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In every human nose, on either side of the septum about a half-inch above the nostril, are two tiny pits that comprise an organ few people have heard of and even fewer understand. Named for Danish anatomist Ludwig Levin Jacobson who discovered it in 1811, this little-known structure may be the one of most important mediators of our interactions with other people and other living species.
Rich in receptors for large molecules that carry no perceptible odor, the Organ of Jacobson connects to nerves that carry messages directly to the limbic system, the primitive portion of the brain where signals induce emotional, not rational, responses. No wonder the author, Irish naturalist Lyall Watson, calls it the seat of a powerful yet unappreciated sixth sense. "The air is full of messages," he writes, "and we are all born to be subscribers to the Odornet."
This book evokes multi-sensory experiences. Readers become aware not only of the words on the pages but also of their own breathing and of previously unnoticed scents around them -- including their own. Their intellect and sexuality are piqued together as they discover the swift and potent effect of boars' breath on receptive sows. Their nostrils flare and then smiles spread across their lips as they read of the unusual ability of male tigers to spray their urine backwards, producing an odor "so strong that the Sanskrit word for tiger is 'vyagra,' ... derived from a verb root meaning to smell."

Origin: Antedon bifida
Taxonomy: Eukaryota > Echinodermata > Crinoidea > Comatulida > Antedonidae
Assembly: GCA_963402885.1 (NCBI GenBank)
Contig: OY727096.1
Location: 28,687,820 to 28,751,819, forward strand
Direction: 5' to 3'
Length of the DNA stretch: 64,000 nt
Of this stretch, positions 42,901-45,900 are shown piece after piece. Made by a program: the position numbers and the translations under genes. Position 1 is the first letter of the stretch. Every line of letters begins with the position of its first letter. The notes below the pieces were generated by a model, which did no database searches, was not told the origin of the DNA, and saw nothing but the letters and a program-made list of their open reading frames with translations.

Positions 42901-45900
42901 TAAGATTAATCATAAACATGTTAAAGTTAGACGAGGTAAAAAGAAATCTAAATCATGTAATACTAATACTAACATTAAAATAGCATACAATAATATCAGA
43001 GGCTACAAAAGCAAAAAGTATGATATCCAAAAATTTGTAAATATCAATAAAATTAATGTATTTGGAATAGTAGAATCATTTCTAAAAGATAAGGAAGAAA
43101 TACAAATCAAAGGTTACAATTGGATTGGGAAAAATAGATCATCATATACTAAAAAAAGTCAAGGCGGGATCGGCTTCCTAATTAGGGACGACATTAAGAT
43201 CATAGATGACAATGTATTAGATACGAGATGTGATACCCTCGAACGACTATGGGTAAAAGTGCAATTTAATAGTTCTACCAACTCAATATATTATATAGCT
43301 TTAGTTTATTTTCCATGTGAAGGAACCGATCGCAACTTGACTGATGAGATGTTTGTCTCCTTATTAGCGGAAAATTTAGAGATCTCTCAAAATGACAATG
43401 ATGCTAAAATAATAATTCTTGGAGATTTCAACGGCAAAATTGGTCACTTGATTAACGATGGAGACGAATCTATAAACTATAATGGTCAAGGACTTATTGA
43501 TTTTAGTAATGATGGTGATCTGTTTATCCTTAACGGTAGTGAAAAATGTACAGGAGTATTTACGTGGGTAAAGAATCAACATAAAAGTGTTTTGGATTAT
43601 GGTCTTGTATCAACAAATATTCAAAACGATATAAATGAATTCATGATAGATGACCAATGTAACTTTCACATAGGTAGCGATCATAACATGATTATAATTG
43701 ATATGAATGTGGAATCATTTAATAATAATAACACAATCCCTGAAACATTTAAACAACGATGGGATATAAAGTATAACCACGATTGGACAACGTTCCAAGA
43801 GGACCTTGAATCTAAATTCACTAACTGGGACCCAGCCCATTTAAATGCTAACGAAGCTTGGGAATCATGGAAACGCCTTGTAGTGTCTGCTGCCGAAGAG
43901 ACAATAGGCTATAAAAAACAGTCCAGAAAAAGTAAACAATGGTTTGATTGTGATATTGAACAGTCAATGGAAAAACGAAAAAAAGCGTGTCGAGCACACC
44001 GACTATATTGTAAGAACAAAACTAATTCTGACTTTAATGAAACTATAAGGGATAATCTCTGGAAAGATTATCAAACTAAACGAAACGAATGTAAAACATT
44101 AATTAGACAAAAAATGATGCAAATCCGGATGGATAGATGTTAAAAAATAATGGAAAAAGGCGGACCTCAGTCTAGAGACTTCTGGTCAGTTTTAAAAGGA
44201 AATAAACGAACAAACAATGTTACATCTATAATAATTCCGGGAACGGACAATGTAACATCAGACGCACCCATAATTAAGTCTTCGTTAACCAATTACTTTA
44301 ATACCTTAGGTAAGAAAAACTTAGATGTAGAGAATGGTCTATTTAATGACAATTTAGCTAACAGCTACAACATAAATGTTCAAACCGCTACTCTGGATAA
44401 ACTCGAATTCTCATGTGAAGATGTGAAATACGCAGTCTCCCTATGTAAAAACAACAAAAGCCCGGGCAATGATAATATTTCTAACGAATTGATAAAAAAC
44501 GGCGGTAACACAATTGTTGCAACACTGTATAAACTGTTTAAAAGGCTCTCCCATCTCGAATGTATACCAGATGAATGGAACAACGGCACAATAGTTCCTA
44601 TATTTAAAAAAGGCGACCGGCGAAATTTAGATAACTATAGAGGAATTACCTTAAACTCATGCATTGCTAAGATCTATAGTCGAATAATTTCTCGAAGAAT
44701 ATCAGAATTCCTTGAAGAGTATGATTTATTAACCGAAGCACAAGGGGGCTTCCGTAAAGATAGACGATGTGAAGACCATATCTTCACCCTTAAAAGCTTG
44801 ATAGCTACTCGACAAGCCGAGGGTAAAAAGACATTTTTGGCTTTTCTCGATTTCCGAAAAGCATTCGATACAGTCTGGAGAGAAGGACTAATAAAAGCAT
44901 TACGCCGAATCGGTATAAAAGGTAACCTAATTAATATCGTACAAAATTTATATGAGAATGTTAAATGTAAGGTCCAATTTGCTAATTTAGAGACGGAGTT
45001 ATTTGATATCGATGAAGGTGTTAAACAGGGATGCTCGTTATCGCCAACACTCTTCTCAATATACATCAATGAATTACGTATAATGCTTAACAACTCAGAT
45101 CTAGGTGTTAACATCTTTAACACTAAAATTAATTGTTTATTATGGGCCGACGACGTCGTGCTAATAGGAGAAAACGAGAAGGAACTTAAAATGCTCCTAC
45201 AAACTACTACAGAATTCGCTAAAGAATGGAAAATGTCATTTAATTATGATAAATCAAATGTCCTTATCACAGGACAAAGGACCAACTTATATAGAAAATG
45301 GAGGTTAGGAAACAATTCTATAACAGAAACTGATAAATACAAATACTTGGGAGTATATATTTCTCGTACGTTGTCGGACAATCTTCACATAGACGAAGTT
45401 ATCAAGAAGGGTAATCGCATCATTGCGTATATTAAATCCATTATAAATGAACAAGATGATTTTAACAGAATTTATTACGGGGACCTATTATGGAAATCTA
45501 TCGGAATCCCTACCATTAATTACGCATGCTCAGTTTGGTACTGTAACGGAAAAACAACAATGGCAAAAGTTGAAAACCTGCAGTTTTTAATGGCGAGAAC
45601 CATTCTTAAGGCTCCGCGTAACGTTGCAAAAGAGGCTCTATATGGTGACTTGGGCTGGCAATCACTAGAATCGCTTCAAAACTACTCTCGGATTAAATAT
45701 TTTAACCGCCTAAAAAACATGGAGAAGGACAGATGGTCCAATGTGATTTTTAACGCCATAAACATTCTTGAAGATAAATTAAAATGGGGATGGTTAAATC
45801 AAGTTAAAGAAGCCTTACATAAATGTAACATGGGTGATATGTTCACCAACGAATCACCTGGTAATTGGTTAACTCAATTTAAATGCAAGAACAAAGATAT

Though much of the book describes consciously perceived odors, Mr. Watson's skillful selection of details continually keeps readers aware of Jacobson's Organ and its complementary olfactory function. Are there such things as human pheromones, and do we have an organ to detect them? Our folklore and poetry have always said yes, but rational science has only accepted sense organs that respond to stimuli of which we are aware.
The problem with that approach, writes Mr. Watson, is that Jacobson's organ bypasses the conscious mind and targets our emotional centers. He cites research showing electrical responses in Jacobson's Organs to pheromones in skin cells, differing according to the sex of the smeller and the one being smelled. That discovery led to the founding of the Erox Corporation, which manufactures two fragrances, one for each sex.
Mr. Watson ends the book with a full chapter of admitted speculation, including a scientific basis for clairvoyance, reasons to be wary of rhinoplasty, and an olfactory explanation for the tension in step- and foster-families. Yet readers -- and reviewers -- are disinclined to respond negatively to even the most far-fetched of these claims. Could the publisher have added a secret ingredient to the ink?